SULAYMANIYAH - Anatolia News Agency / Agence France-Presse
A Kurdish woman cries as she looks at pictures of victims of a gas attack by former Iraqi president Saddam Hussein in 1988, at the memorial site of the attack in the Kurdish town on Halabja, 300 kilometres northeast of Baghdad, on March 16, 2013. Many of those paying their respects held pictures of some of the estimated 5,000 people who were killed, most women and children, in what is now thought to have been the worst ever gas attack against civilians. AFP photo
Thousands of Kurds joined commemorations for the 25th anniversary of the Halabja massacre in northern Iraq on March 16. The Halabja gas attack was the deadliest offensive within the al-Anfal campaign of Saddam Hussein's Iraqi government that targeted the Kurdish population. Nearly 5,000 people died in what is thought to be the world's deadliest-ever chemical attack against civilians. Three quarters of the victims were women and children.
In a speech marking the occasion, the Kurdistan Regional Government (KRG) called on the recognition of Halabja as a "genocide" and March 16 as an international day against chemical weapons. Addressing the United Nations, KRG Prime Minister Nechervan Barzani said that the whole world showed indifference when the chemical attack happened 25 years ago. "We want the UN to consider what happened in Halabja as genocide. How many more Halabjas should happen? How many more Kurd should be massacred? If the UN recognized Halabja as genocide, there would be no al-Anfal campaign and no mass graves," Barzani said. He also thanked Turkish photojournalist Ramazan Öztürk for his pictures, which shined a light on the event across the world.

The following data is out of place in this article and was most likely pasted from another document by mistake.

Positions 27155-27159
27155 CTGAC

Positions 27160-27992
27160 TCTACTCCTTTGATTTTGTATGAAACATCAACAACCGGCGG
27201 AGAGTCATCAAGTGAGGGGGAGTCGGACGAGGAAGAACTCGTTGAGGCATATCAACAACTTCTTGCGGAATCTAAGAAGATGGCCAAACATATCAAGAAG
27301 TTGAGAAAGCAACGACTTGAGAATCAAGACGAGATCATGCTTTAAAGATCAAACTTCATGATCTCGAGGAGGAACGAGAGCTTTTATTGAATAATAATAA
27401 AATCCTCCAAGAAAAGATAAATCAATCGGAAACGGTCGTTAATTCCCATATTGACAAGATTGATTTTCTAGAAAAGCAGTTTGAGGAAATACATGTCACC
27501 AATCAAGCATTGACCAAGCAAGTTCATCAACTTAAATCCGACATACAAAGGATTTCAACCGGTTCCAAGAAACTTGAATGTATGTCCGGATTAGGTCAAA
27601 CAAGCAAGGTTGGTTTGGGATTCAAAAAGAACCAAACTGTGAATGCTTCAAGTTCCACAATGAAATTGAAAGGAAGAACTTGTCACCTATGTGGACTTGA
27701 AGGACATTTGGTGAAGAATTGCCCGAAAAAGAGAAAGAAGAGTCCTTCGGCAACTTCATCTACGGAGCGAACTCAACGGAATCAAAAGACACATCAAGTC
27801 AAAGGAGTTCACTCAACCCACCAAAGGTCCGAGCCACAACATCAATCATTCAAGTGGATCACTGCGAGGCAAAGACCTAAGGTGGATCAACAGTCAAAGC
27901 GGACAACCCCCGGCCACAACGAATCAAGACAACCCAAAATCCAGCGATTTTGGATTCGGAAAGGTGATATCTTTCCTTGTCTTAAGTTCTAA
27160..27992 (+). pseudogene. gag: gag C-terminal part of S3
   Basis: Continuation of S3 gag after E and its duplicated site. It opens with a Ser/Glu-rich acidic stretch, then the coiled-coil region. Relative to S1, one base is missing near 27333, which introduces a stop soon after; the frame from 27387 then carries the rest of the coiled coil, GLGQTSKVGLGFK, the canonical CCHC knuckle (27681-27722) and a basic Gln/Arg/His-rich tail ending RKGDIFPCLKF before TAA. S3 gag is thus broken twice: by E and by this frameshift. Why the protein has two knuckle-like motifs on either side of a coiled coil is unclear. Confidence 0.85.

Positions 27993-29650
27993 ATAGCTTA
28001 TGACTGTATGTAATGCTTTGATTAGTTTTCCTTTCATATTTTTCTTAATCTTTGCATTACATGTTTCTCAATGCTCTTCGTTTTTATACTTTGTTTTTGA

Leaflets were scattered around Halabja that read, "From Tears to Hope," and "From Hatred to Forgiveness."
Many countries have taken the lead in recognizing the al-Anfal campaign as a "Kurdish Genocide," the latest being Britain. Saddam's assault began in 1987 and culminated with the Halabja massacre on March 16 1988. Nearly 200,000 Kurds were killed, but the real number of human losses is unknown as many locals still suffer from the effects of the chemical gases used during the campaign.
According to Human Rights Watch, some 4,000 villages out of 4,655 were wiped out between April 1987 and August 1988, 250 of which had been attacked with chemical weapons. More than 1,700 schools, 2,450 mosques, as well as 27 churches were also destroyed.
Barzani said that after 25 years, trees have started to give fruit again and the reconstruction had begun. He also added that problems remained with the central government in Baghdad. Referring to Prime Minister Nuri al-Maliki without directly naming him, Barzani stressed that they wanted to solve their problems through dialogue and negotiation. "We know [how the] dictatorial regime [feels]," he said.